In the past 2 weeks, myself, family, fiance, and people close to us have unfortunately been dealing with a lot of deaths. The veil of sadness barely has lifted before news of another set in. Most were older folks (still sad and of importance, of course) and one was my brother’s best friend and a 23 year old who, though staying strong and triumphing spiritually, mentally, and emotionally, has physically lost his 3-year battle with cancer. This one hit closest to home.
It puts a lot of things into perspective.
As someone who lives with chronic illness, many people tend to open up to me about how they are feeling, and I openly embrace and accept that. I understand how difficult it is. However, when thinking about young lives lost and people who are literally dying each and every day, and others are undergoing life-changing procedures and emergency operations, or even being killed in battle defending our country, I struggle with being able to tolerate people acting as if their lives are over because of a cold or a sore throat, and sometimes even have a hard time with people who compare their arthritis or fibromyalgia to cancer. It isn’t, and you should be thankful for that.
Yes, being sick is, of course, miserable for anyone, and all of us handle pain or sickness differently, but, there are degrees of illness, and there are degrees of complaining. Even worse than someone whining about a stuffy nose is overhearing people say that they are going to “just die” if they don’t get the shoes they want or if their significant other breaks up with them, or that they “will kill themselves” if so-and-so doesn’t go the the Super Bowl, and so on.
No, complaining isn’t a crime in and of itself, and some people do have very valid reason to complain. I won’t undermine that. I do it sometimes, and I feel given my list of health problems, rightfully so. However, even as someone who lives with daily pain and being sick all the time, I still have a VERY difficult time accepting 1) constant complaints on an every day, or multiple-times-daily basis, and 2) over-the-top complaints about, for example, a sinus headache, a toothache, or even an aching hip or wrist when there are literally people fighting for their lives at every second of the day – which is why I try to stay positive and NOT complain, even when I may want to scream out in pain.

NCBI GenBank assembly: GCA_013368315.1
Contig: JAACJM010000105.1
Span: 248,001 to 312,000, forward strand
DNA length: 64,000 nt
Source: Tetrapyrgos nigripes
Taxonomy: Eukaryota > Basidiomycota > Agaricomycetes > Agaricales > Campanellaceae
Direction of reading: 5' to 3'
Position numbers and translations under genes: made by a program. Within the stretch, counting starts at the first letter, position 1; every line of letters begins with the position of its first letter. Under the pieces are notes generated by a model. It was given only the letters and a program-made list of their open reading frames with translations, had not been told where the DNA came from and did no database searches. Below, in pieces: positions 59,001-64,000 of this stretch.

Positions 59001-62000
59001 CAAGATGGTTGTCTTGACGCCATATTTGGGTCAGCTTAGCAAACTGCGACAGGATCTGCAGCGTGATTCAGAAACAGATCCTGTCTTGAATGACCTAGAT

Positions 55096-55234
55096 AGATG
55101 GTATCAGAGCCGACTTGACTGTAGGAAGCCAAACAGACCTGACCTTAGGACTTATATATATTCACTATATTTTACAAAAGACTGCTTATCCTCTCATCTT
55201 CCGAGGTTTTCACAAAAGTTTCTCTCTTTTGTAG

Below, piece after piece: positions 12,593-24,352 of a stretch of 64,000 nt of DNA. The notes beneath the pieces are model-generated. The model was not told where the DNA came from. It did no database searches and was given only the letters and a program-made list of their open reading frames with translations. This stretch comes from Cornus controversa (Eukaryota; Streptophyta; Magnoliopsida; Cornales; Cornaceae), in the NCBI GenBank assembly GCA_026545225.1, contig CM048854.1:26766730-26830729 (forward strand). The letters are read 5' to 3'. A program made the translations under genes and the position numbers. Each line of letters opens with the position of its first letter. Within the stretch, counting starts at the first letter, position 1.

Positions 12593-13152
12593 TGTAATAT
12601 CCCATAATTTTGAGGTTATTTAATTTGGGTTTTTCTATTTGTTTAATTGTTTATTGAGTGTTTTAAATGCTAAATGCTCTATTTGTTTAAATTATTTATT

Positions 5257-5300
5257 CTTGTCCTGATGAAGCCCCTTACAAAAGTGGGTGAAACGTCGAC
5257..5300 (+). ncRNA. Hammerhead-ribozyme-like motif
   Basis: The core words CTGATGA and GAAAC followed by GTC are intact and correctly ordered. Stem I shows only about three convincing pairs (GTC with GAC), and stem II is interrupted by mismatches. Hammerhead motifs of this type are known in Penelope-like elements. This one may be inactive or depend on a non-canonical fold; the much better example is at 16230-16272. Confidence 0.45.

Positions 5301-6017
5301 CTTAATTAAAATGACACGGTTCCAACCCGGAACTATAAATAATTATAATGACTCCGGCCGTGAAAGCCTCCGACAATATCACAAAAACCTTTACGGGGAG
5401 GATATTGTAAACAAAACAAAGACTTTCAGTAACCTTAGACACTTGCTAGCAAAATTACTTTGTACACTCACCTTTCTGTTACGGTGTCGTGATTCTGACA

Yes, we all want to know “why” when diagnosed with any illness, that’s only natural…but, when you think about some people - battling cancer for example, and never once uttering the words, “why me?” – it should put some things into perspective for you, for all of us. It does for me.
Someone literally told me once than they’d rather have cancer than RA. Another person online told me that they’d rather die and get it over with than continue to live with their fibro. Seriously. To me, this is utter blasphemy and is a surefire sign that these individuals just wanted attention and sympathy. Sure, I wish more people would give sympathy to those of us with chronic illnesses and conditions like arthritis, fibromyalgia, and so forth. But, I’d rather not live my life being pitied, and, instead, want to live as best as I can given my situation. Yes, I want people to be aware of my illnesses for myself and others like me, to spread awareness and hopefully increase understanding, funding, and eventually a cure – but, I don’t want to be babied, pitied, or felt bad for. I don’t want to complain and be negative because it won’t help my situation any, and it sure as heck will irritate people who are worse off.